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Vero Beach DUI Attorney

In Florida, a charge of driving under the influence (referred to in other states as “driving while intoxicated”) carries significant legal consequences. Common penalties for a DUI conviction include jail time, fines, license suspension, ignition interlock requirements, required addiction counseling, and required community service. Many of the penalties listed above are “minimum mandatories” meaning that a judge has no option but to administer certain penalties if you are convicted. Also, the severity of the mandatory punishments increases based on “aggravating factors” including prior DUI convictions, level of intoxication, and DUI’s  that result in accidents. For a full list of possible penalties and aggravating factors, look to Florida Statute 316.193.

DUIs are most often charged when a law enforcement officer believes someone has used alcohol before, during, or after getting behind the wheel of a car. However, Florida DUI laws outlaw a wide range of scenarios, including:

  • Drug related DUIs
  • Prescription medication related DUIs
  • Boating under the influence
  • Bicycling under the influence

When facing the types of consequences discussed above, consequences with the potential to have lasting effects on your life and the lives of those closest to you, it’s important to consult a competent attorney. Mr. Larsen has the knowledge to guide you through the legal process, provide straightforward advice, and mount the best defense given the specific facts of your case.

Remember, the only sure way of avoiding the lifelong consequences of a DUI conviction is to not operate a vehicle after using any intoxicating substance.

Drug/Prescription Medication Related DUIs

Many do not realize that the charge of driving under the influence covers more than drinking alcohol and getting behind the wheel. Drivers in Florida can be charged with DUI after using a wide range of chemical and controlled substances. These substances not only includes illegal drugs like marijuana, cocaine, and heroine, but also over-the-counter and prescription medications as well. For a listing of chemical and controlled substances that can be used as a basis for a DUI charge see Florida Statue 877.111 and 893.03.

If you have been charged with a DUI for using a medication that was prescribed for you, Florida law provides a specific defense with may apply to your case. Even in DUI cases that do not involve prescribed medications there are statutory rules and constitutional rights that may provide a defense.

Boating Under the Influence

Operating a watercraft under the influence of an intoxicating substance can carry many of the same types of penalties associated with a DUI in a motor vehicle. Florida Statute 327.35 discusses those penalties which include probation, imprisonment, and hefty fines. Several factors may increase the severity of punishment including: the presence of minors, the level of intoxication, and a prior history of boating under the influence or driving under the influence. Any watercraft used in an instance of BUI must be impounded or immobilized for a period of time and the owner, leaser, or renter of the vessel is required to pay any associated fees.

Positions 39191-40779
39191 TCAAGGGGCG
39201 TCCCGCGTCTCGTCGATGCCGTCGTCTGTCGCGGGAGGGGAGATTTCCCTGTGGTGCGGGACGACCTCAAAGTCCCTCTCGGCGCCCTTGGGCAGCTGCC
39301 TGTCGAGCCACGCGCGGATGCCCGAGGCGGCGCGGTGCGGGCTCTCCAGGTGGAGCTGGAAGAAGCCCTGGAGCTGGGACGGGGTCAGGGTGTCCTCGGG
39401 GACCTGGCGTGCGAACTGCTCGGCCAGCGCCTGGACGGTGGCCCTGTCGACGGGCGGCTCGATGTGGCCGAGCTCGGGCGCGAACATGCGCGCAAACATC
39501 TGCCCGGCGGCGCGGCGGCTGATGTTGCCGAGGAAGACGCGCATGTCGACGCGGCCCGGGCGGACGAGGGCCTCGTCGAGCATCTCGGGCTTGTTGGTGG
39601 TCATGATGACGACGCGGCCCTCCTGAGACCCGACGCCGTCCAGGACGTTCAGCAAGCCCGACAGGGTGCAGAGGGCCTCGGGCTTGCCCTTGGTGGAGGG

While there are several similarities between Florida BUI and DUI laws, there are a number of important differences. Those differences are most pronounced when it comes to the circumstances under which an investigation may begin, and who may be considered to be operating the watercraft at any particular time. It is highly recommended to discuss the specific circumstances surrounding your case with a knowledgeable criminal defense attorney.

Bicycling Under the Influence

Floridians and visitors to our state beware: you can be charged with driving under the influence while riding a bicycle. Furthermore, you can potentially be arrested for being intoxicated and operating any sort of device capable of transporting a person from one place to another including scooters, skateboards, golf carts, and lawnmowers. Florida Statute 316.193 makes it illegal to drive a “vehicle” while your normal facilities are impaired by certain intoxicating substances. A “vehicle” as defined in §316.003 includes any device upon which a person can be transported upon a highway, except devices used exclusively on stationary rails or tracks. Florida courts reason that if the legislature intended to exclude bicyclists, they could have made § 316.193 applicable only to “motor vehicles,” as the definition of a motor vehicle excludes bicycles. See State v. Howard, 510 So.2d 612 (Fla. 3d DCA 1987).